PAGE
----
The testimony of Claussen's witnesses was that the altered performance (building the roadbed from more ditch dirt and less sand) materially increased the cost of hauling and compacting the roadbed materials and that this alteration substantially changed the type of construction necessary to meet the compaction tests. Claussen's expert witness, another highway contractor, testified that the critical point is not that the number of cubic yards of the two pay items changed by large percentages; rather, that building the roadbed using more ditch dirt and less sand made the project into an entirely different and more costly job than the job on which bids were submitted. DOT's evidence was that the change in percentages of the two pay items did not involve either a substantial change in the nature of the design or in the type of construction; and that Claussen's losses resulted from Claussens's having submitted an unbalanced bid and from Claussen's not pursuing the work in a workmanlike manner. Claussen had allocated all of its costs of compaction to the unit price for net in place embankment and none of those costs to the unit price for unclassified excavation so that when the number of units of net in place embankment was decreased and the number of units of unclassified excavation was increased Claussen was not able to recover under its bid unit prices any costs of compaction allocable to the changed work. DOT's evidence also tended to show that Claussen did not adequately man and equip the job and coordinate and pursue the work. Accordingly, there are unresolved questions of fact which take this case out of the usual rule that the issue of whether or not the alterations were "substantial" would be one of law for the court.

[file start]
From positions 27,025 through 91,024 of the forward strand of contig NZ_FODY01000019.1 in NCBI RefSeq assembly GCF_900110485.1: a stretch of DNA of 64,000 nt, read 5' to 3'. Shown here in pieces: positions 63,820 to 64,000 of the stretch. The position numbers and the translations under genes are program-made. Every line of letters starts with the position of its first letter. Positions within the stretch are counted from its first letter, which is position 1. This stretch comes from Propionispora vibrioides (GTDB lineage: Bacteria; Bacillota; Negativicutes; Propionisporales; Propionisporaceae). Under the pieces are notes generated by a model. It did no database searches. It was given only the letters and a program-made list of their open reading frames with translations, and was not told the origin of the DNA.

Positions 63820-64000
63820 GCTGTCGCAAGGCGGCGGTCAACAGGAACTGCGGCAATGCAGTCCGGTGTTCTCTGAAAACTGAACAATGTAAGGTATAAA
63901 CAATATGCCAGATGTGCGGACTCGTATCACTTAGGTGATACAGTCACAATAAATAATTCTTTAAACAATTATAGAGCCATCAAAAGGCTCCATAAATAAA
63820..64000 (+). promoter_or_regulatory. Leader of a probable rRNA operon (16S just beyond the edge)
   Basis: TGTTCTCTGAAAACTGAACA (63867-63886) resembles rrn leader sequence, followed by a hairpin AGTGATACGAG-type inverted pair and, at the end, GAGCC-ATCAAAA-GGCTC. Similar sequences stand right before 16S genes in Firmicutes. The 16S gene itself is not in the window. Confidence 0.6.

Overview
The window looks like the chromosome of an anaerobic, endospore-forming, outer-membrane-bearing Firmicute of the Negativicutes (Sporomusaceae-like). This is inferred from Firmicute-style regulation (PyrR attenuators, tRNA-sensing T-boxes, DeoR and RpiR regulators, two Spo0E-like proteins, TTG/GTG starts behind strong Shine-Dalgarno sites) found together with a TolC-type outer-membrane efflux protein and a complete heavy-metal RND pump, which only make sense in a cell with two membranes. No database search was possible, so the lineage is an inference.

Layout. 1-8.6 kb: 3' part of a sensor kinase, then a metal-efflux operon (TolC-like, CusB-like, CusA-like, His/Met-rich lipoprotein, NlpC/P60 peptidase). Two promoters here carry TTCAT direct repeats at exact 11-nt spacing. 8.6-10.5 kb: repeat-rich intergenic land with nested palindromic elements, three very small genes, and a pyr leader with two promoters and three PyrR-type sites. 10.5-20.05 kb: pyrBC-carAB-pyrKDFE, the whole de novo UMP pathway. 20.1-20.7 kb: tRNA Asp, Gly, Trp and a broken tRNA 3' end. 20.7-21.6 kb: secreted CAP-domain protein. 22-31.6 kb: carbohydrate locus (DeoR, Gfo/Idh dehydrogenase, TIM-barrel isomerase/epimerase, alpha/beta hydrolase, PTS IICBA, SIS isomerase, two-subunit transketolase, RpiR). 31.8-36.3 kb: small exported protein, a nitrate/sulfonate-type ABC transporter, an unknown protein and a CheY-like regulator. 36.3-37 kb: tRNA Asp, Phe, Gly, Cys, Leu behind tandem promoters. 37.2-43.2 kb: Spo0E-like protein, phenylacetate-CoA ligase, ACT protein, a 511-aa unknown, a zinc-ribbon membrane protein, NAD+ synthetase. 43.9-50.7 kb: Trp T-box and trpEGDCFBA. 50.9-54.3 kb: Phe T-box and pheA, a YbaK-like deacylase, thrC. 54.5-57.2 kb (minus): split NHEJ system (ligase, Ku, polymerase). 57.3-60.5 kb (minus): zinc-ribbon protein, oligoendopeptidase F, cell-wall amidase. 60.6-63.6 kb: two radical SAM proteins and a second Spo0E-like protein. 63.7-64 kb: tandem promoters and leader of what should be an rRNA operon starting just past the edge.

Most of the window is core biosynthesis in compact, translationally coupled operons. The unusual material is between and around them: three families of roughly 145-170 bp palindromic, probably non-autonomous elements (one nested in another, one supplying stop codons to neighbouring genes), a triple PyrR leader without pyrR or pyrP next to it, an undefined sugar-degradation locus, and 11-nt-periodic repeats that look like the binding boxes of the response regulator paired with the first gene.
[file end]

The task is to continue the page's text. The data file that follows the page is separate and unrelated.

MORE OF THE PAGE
The contentions and evidence of the parties fit exactly within the provisions of the contract. If the jury believed that the design or the type of construction was changed substantially, thereby materially increasing the cost of performance, then DOT should not have refused to execute a change order compensating Claussen for its increased costs. On the other hand, if the jury believed that neither the design nor the type of construction was changed substantially, or, if changed substantially, that this did not materially increase the cost of performance, which cost increased instead because of poor job performance, then DOT was entitled to hold Claussen to the unit price structure and Claussen was not entitled to recover losses resulting from unbalanced bidding of the costs of compaction.